If you enjoy writing, reporting and people, a career in journalism could be right up your alley. A journalist's starting salary often depends on the type of publication or broadcast company you work for as well as economic factors that affect the industry. Journalists work for a wide range of publishers and producers who create content for newspapers, magazines, radio and television stations and online content providers. Some journalists have an entrepreneurial spirit and work as freelance writers. Increased demand for online news and podcasts has helped offset a decline in demand for printed news and live correspondence.
Read All About It
Entry-level journalists and experienced journalists research news stories and gather data to support their broadcasts, scripts and publications. You follow reliable leads, interview trusted sources and consult eyewitnesses to create well-developed, truthful and authoritative story. Fact-checking is an integral part of the job. The ability to present fair, balanced, truthful and nonbiased work is a hallmark of good journalism. You also might shoot photographs or videos to support your work.
Education and Experience Never Hurt
Some employers hire entry-level journalists who have a bachelor’s degree in journalism or communications, but those who have a well-rounded education, strong writing skills, the ability to intelligently compile and interpret data and good listening skills are also prime candidates. Courses in journalistic ethics, economics, political science, English and multimedia design help prepare you for entry-level roles in the profession. A journalism internship or previous work experience at a local or college newspaper, radio station or television station is a necessity. Employers expect to read, see or hear recorded clips of your work, so they can assess your skills and ability to connect with viewers or listeners. Entry-level journalists must meet key job requirements, such as have proficient computers skills, familiarity maneuvering around the web, strong social media skills, a determination to meet deadlines and the ability to create comprehensive, balanced and well-written stories.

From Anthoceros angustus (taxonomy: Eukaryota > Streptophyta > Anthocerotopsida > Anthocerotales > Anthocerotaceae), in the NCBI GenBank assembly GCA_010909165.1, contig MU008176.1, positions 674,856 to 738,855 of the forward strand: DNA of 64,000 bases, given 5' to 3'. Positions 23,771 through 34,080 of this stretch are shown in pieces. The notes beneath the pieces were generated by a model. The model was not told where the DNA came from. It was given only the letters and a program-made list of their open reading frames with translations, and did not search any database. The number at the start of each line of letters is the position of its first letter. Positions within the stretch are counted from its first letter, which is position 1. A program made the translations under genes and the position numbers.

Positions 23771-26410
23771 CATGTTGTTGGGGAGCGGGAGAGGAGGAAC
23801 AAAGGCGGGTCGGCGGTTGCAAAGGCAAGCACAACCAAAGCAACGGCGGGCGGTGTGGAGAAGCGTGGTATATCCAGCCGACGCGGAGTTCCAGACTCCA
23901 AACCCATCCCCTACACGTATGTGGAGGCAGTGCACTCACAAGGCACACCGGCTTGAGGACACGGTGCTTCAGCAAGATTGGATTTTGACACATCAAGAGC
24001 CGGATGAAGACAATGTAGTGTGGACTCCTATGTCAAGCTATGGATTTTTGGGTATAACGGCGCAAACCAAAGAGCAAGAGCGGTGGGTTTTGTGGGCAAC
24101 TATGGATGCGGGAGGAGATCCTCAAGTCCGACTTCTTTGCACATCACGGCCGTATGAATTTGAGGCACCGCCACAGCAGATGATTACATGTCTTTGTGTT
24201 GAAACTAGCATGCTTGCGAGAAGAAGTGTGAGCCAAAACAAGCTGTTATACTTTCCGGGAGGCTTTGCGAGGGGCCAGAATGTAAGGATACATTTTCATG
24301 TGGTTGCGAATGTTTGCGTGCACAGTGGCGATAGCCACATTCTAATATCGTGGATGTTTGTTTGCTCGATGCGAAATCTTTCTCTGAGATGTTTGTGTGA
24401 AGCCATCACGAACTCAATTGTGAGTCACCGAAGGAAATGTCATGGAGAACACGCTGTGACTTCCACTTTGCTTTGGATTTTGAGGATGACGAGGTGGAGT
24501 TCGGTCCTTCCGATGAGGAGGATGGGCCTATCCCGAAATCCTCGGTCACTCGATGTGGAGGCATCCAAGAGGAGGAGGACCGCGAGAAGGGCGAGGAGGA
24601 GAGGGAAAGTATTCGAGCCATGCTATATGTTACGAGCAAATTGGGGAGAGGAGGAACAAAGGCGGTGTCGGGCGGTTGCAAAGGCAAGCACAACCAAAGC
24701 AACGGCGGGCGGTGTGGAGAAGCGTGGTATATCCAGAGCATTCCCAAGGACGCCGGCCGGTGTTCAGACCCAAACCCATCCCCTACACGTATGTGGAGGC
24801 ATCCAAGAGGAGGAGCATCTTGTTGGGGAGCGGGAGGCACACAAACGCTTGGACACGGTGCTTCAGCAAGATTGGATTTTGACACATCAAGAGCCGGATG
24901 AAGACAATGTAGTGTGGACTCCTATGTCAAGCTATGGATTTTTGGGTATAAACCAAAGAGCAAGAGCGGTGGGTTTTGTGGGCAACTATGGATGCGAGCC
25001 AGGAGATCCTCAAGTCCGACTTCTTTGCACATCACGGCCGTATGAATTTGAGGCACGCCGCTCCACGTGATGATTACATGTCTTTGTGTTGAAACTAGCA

Salaries Provide a Starting Point
In 2013, the lowest 10 percent of reporters, correspondents and broadcast news analysts earned less than $20,770 per year, according to the US of Labor Statistics. The lowest 10 percent of authors and writers earned less than $27,770 per year. The BLS's lowest 10 percent typically reflects the bottom salary range for those just starting in the industry. The average salary for all reporters, correspondents and broadcast news analysts was $37,090. On average, journalists who worked for radio and television stations earned more than those who worked for newspaper and periodical publishers. Journalists who worked for social advocacy agencies had the highest reported annual mean wages.
Geography plays an important role in starting salaries for entry-level journalists. For example, in 2014, the Democrat-News in Marshall, Missouri offered entry-level reporters a starting salary between $15,000 and $20,000 per year based on education and experience, according to JournalismJobs.com. The starting salary for entry-level news reporters in Florida was $32,000 per year, according to 2014 statistics on Indeed. An entry-level production assistant at iFIBER One News in Ephrata, Washington had a starting salary between $25,000 and $30,000, according to JournalismJobs. A starting salary for a reporter with the Hudson Valley weekly in Newburgh, New York earned $20,000 to $25,000 per year, according to the same site.
A Grim Outlook
Employment of reporters, correspondents and broadcast news analysts is expected to decline 13 percent from 2012 to 2022, according to the BLS. This is a sharp decline compared to the average job growth rate -- an 11 percent increase for all occupations through 2022. Subscribers to newspapers and periodicals are also projected to decline through 2022, negatively affecting the job outlook for journalists, news writers and editors. Decreasing revenues will force some news organizations to downsize and outsource their journalistic needs. California, New York, Florida, Texas and the District of Columbia had the highest employment levels in this profession, according to 2013 BLS data.